All commentary below by Dustin Acton (2006).
"The practice of witchcraft has plagued man on this planet since he first
used words." (William S. Burroughs)
Perhaps the holy grail of witch movies, this Swedish silent film was updated in the sixties with a hip jazz soundtrack and commentary by beat author William S. Burroughs. A bizarre mix of documentary and fiction, Haxan intersperses authentic medieval illustrations and engravings of witchcraft and demons with Hieronymous Bosch-like cinematic recreations to act them out.
After explaining the mindset of the Middle Ages through a series of illustrations, the film moves to a hovel where we find an old crone making a love potion for a maid out of body parts stolen from graves and cat shit (all set to a hep jazz beat, mind you). The maid gives the potion to an overweight clergyman, who becomes overcome with lust and ravages her. The same clergyman is later visited by Satan (played by the tongue-waggling director!), which is followed by Burrough's explanation that "such were the Middle Ages, the devil's deeds run rampant." We then see Satan seduce an old woman (we are told that Satan generally chooses old and poor women) by appearing to her in her sleep while apparently vigorously churning butter (a metaphor for masturbation?). The woman chases Satan, who is vigorously churning butter (a metaphor for masturbation?), and is led to the castle of Apalone (sp?) where Satan "gratifies his unspeakable desires." There the old crone discovers she is surrounded by gold coins which disappear when she attempts to gather them. She then discovers a room full of young beautiful people dancing, but they only laugh at her, and she wakes up back in her hovel.
The scene changes, and after a short lecture on the methods used to discover witches, we are thrust into a new segment, in which a group of women tell some clergymen that Marie, a beggar they find disgusting, is a witch. After a series of elaborate tortures in which Marie maintains her innocence, she finally gives in and claims that not only is she a witch, the women who have accused her are too. Thus, the film claims, many "witches" were not only the victims of hate, but also of revenge.
The film then begins to depict Marie's "confessions" beginning with the Sabbath, in which Marie and her accusers dance and frolic with a variety of demons. In a bizarre scene, albeit historically accurate, we also see Marie's accusers line up to kiss Satan's ass (this aspect of witchcraft has been ignored by modern lore, but can be seen in a number of medieval engravings). After Marie is killed, her accusers are forced to admit similar confessions, and Burroughs explains that "to understand clearly the confessions of the witches, take a look at the instruments of torture that were used. There's little doubt that anyone one of us would confess incredible things with the help of such arguments." After a further scene of mass hysteria in a nunnery, we are finally shown a series of depictions of psychiatric disorders, and told that witches were very likely people suffering from mental illness. While the psychiatry used definitely dates the film (I doubt any psychiatric would agree that these are realistic reenactments of hysteria), the film does successfully point out that the mental conditions we barely even understand today would have been even more misunderstood in the Middle Ages. As the film ends, Burroughs drolly states that, "The enigma of the devil remains, and will no doubt remain unsolved until the death of the last man ... or woman."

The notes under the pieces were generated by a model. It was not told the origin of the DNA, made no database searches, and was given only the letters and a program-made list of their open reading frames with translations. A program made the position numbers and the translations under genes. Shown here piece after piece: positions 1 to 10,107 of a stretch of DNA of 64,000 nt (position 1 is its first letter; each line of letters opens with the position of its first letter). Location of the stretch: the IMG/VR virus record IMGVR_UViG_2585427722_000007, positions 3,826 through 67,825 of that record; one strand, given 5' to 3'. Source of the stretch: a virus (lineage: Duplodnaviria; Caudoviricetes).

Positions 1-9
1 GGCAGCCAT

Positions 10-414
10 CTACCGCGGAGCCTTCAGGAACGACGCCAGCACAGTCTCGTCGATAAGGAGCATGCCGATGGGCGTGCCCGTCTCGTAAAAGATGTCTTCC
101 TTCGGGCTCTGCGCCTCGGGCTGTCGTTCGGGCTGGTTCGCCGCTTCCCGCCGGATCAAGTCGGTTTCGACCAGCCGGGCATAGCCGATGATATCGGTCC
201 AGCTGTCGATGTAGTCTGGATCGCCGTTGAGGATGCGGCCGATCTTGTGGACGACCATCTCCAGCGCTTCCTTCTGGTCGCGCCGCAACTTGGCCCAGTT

This is a truly great film, and though its explanations are perhaps dated, it's the strangely frenetic nature of the devil scenes which raise this film above the level of bizarre curio and into the realm of true art. Sadly, none of the mysterious director's other films (the majority of which also appear to be occult related) are available, and the attachment of William S. Burroughs is perhaps the only reason this film even still exists. Fortunately for us it does; as a film this nonlinear and bizarre could never be made in our modern era of commercial film making. It's just too weird.